Find out the week’s top mobile stories from around the world.
This week.. Amazon launched a “Pay with Amazon” feature for mobile apps, Facebook reported an increase in government requests for data, Snapchat tripled its video views since May, plus much more.
Amazon says it is finally ready to turn its huge customer base into a big payments business outside of Amazon. For real this time.
The e-commerce giant is bringing its “Pay with Amazon” buttons to mobile apps, while “tripling down” on placing its Pay with Amazon buttons on websites in overseas markets like Japan. The moves are the latest in the company’s on-again, off-again efforts to take advantage of the more than 200 million customer accounts it has on file by processing payments on websites outside of its own walls.
Earlier this year, Amazon hired PayPal vet Patrick Gauthier to lead a newly created team dedicated solely to building a payments business across the Web and app world. The payments industry is watching closely.
Apple is opposed to a new British law it says would require it to provide authorities with access to encrypted data as it would create vulnerabilities hackers could exploit, Chief Executive Tim Cook said on Wednesday.
Britain last week unveiled a draft surveillance bill that would place explicit obligations on service providers to help intercept data and hack suspects’ devices, potentially undermining the end-to-end encryption on Apple’s iMessages.
Alibaba Group Holding Ltd. logged a record 91.2 billion yuan ($14.3 billion) in sales on Singles’ Day, turning a sweethearts’ holiday dreamed up two decades ago into a major online shopping event.
Transactions had passed last year’s record of $9.3 billion before midday in China, according to the company. The top-selling items by retailers using Alibaba’s platform included baby-related and nutritional products, Nike sneakers and Levi’s jeans, the company said.
Consumers want access to health records and physicians – apps lack capability
Consumers want health apps to do more for their lives, to “more accurately communicate and monitor their health.” But product sophistication and an accurate understanding of consumer profiles limit capability.
A recent study published by the Journal of Medical Internet Research and designed by New York University revealed the consumer perspective of health app use in the U.S.
On the heels of Facebook’s announcement last week that they had surpassed 8 billion daily video views, Snapchat confirmed to the FT over the weekend that users of the ephemeral messaging app were now watching 6 billion videos every day.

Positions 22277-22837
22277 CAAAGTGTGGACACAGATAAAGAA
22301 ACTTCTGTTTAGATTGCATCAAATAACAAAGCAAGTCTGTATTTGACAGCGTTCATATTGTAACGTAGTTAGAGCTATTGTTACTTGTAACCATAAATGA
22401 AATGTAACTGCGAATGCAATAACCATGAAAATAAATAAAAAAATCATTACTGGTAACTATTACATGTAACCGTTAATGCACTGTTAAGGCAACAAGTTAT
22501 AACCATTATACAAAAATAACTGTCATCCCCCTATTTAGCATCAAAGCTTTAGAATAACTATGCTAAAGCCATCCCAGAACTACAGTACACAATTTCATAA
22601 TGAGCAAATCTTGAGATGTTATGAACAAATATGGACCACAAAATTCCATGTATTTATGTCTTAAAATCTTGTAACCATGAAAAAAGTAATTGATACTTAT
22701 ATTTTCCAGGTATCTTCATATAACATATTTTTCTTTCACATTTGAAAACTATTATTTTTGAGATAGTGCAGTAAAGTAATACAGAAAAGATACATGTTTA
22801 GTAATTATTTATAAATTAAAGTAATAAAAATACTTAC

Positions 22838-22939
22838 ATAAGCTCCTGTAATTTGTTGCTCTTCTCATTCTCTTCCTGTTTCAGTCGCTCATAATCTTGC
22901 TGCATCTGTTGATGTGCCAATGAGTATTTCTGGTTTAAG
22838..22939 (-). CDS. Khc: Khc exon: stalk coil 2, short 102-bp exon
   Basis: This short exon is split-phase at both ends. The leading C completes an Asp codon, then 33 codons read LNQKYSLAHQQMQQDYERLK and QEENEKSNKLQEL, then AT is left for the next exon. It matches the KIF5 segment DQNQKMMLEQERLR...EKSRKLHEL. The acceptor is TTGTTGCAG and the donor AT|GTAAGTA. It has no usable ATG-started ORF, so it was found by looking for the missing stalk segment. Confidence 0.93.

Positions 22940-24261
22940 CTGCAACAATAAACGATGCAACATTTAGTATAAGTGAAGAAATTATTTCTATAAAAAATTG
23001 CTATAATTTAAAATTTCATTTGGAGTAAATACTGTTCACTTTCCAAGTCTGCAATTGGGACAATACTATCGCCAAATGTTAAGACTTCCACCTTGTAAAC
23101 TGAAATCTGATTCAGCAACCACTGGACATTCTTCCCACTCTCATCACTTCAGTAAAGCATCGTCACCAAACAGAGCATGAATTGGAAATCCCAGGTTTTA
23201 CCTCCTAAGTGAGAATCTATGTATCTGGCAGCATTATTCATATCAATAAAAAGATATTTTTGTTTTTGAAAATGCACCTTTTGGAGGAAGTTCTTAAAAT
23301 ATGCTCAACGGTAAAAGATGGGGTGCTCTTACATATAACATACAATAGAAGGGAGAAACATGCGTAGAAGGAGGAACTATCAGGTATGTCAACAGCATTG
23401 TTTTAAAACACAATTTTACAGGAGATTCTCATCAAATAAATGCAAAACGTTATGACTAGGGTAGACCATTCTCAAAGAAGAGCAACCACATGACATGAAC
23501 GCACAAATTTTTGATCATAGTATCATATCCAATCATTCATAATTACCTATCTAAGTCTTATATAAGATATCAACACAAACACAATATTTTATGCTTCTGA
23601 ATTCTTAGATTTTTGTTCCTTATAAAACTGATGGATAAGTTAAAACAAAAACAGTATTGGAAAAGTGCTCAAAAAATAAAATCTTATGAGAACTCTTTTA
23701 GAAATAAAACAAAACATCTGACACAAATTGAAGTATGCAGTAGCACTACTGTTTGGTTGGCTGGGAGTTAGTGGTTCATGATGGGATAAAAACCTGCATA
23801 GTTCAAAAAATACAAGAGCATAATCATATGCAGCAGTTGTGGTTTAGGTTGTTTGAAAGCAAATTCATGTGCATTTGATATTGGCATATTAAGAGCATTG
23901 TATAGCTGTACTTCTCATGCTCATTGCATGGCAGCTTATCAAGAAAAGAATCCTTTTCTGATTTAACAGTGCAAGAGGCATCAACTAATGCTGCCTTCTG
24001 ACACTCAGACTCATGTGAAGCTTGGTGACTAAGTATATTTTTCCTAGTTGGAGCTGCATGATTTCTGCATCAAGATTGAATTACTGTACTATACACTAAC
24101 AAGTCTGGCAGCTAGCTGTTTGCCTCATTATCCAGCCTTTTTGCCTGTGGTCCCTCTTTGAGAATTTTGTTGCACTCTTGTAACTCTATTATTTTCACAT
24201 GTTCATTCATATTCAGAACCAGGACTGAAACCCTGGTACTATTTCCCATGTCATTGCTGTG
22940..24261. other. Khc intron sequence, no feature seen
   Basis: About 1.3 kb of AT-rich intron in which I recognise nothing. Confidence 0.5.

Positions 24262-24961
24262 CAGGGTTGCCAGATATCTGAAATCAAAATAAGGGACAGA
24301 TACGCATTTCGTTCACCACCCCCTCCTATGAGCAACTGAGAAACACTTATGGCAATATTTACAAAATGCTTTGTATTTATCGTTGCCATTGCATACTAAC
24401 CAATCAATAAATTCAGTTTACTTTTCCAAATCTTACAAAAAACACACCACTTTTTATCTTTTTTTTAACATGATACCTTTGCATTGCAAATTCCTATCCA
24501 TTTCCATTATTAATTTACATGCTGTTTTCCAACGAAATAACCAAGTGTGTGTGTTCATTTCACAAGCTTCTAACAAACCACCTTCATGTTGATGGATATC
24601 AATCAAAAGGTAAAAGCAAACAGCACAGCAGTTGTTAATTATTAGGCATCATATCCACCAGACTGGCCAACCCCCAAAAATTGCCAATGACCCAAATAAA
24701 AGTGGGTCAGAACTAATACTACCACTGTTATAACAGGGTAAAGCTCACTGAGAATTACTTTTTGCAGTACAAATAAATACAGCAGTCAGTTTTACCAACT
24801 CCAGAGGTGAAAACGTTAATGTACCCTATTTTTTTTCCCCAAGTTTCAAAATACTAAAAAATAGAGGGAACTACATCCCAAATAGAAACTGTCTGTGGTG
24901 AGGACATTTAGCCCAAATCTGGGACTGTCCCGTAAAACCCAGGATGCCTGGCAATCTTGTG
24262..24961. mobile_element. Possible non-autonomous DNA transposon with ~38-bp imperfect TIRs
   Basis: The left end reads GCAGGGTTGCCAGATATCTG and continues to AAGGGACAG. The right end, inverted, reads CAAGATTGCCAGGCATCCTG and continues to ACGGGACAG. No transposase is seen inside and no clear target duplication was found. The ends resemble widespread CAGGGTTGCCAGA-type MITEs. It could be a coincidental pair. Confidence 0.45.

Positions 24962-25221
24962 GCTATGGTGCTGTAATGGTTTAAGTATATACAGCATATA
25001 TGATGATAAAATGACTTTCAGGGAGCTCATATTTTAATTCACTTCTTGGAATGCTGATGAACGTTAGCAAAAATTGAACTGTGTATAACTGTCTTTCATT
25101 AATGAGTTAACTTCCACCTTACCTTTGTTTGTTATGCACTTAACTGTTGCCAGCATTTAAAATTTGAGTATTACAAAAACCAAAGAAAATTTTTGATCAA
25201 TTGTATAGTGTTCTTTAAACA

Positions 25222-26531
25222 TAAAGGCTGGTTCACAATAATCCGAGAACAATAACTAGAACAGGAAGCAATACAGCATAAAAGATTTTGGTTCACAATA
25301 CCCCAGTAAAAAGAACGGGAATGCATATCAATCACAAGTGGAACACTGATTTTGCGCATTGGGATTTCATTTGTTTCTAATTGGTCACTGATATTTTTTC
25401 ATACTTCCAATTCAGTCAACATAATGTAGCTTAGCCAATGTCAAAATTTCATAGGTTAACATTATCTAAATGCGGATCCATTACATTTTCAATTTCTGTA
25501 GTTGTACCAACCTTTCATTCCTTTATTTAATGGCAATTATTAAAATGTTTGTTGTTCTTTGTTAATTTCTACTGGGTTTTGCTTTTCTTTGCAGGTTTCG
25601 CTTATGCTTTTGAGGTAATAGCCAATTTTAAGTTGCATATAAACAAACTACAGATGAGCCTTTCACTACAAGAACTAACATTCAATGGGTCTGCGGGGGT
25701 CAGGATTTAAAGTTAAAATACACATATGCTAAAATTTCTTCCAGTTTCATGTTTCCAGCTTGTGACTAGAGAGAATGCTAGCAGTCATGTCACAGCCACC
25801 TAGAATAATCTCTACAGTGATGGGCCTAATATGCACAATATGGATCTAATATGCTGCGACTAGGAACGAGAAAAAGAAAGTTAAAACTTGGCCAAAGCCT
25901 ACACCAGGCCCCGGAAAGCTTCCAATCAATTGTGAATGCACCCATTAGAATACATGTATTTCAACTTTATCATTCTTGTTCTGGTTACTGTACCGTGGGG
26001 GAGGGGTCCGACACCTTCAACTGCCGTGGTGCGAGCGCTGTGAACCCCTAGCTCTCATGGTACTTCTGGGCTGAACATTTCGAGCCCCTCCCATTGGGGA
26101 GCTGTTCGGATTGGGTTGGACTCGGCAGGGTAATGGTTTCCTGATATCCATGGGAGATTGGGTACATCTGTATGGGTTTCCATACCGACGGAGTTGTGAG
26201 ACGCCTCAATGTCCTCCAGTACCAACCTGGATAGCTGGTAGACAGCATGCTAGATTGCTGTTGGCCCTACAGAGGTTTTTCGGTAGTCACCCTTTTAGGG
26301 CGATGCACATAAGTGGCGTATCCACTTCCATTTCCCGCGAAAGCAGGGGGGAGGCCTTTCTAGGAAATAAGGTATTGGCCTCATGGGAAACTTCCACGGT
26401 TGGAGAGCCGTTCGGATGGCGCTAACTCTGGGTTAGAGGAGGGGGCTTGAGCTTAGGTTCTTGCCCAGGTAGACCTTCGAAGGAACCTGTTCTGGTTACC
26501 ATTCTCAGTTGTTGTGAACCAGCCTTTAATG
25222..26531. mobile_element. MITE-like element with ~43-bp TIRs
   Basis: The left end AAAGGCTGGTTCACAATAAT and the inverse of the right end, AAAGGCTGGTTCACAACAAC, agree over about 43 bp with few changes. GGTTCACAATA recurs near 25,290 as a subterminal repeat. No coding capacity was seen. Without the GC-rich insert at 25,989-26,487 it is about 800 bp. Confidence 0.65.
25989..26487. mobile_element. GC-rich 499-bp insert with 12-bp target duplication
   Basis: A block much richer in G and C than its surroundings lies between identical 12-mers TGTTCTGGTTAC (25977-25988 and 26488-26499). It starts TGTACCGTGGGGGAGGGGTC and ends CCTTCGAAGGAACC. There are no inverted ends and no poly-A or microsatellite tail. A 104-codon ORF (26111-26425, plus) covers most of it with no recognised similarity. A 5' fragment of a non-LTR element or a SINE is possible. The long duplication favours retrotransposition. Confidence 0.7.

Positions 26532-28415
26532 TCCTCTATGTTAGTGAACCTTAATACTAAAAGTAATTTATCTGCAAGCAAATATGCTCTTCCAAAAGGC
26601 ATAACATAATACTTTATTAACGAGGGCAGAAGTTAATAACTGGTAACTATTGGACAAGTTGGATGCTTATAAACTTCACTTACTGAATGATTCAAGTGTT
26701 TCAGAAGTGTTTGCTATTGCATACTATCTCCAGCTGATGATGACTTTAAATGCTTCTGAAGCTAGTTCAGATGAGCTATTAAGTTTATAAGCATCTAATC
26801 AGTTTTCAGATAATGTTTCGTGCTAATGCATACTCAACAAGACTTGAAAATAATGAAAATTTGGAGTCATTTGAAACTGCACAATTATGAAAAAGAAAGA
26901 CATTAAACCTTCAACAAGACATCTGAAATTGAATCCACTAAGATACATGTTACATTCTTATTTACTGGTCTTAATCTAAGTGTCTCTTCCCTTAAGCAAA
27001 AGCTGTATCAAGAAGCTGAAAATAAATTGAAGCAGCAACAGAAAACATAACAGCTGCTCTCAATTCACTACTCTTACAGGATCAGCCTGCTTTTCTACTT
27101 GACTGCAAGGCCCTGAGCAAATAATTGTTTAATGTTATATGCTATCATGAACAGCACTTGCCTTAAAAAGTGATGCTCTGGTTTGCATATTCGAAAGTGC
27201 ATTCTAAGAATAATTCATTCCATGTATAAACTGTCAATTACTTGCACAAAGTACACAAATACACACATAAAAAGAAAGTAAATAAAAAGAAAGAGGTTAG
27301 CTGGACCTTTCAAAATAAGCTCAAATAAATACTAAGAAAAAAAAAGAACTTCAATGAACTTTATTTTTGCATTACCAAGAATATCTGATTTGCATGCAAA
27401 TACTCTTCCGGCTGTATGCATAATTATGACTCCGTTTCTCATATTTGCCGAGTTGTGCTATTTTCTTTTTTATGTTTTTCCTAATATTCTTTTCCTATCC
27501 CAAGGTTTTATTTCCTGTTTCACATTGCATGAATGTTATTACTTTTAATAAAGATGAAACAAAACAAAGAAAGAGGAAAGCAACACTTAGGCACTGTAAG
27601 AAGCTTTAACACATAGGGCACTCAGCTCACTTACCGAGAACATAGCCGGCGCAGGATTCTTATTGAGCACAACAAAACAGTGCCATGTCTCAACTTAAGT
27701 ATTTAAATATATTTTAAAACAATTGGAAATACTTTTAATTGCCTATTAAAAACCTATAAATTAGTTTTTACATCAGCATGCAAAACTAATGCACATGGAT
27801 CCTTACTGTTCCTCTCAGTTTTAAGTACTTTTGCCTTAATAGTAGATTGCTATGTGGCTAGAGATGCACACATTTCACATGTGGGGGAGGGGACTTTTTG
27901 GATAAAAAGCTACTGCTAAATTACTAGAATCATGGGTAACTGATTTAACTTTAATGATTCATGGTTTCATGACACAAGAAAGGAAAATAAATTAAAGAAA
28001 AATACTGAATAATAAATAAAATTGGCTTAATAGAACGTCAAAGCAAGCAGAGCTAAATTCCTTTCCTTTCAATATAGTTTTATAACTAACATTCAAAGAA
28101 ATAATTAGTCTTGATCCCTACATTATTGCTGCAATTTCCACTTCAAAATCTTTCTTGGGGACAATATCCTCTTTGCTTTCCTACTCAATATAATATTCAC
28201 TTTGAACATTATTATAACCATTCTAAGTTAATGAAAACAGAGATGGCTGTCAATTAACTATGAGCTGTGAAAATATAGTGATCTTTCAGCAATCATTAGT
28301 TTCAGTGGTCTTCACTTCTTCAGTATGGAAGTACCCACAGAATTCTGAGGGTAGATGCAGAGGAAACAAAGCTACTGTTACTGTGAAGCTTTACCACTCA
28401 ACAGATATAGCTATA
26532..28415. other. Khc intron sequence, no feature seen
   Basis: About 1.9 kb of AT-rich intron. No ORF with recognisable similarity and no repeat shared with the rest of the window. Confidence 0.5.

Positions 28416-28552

What’s really notable about this latest reveal is how quickly it seems like video is taking off for Snapchat even though it’s been around on the service since late 2012. The last reported video viewing numbers for Snapchat were in September when it announced that there were 4 billion videos being watched through the app daily. In May, Snapchat CEO Evan Spiegel told Bloomberg that the company had 2 billion daily video views.
Apple is reportedly in negotiations with US banks to create a mobile personal payment platform that would compete with PayPal’s popular Venmo app. The Wall Street Journal, citing unnamed sources close to the talks, states that discussions are currently ongoing though there’s no confirmation that any banks have actually signed on yet.
There’s also virtually no information on how the system would actually work. The WSJ states that the service would allow users to wirelessly transfer funds from their checking accounts to other Apple devices, presumably using an extension of the company’s existing Apple Pay feature.
Facebook said in a report that government demands for its user data surged in the first half of 2015, taking a trend that began at least two years ago when the company started revealing such requests to new heights.
Government access to personal data from telephone and web companies has become a contentious privacy issue since former spy agency contractor Edward Snowden revealed surreptitious surveillance programs.
The number of mobile internet users on Nigeria’s telecoms networks had reached 97.21 million on 30 September, up from the 95.37 million recorded in August. This is according to the Nigerian Communications Commission (NCC).
According to the NCC, both the GSM and CDMA networks increased by 1.84 million in September 2015.
This likely isn’t a surprise to anyone who has been paying attention to the world around them, but a study just published in the journal Pediatrics shows that 44% of children under the age of 1 use mobile devices every day. By the age of 2, that jumps to 77%.
By age 4, half of the children in the study had their own TV — and three-quarters had their own mobile device. And these weren’t rich kids, either; the study was done at an urban, low-income practice in Philadelphia.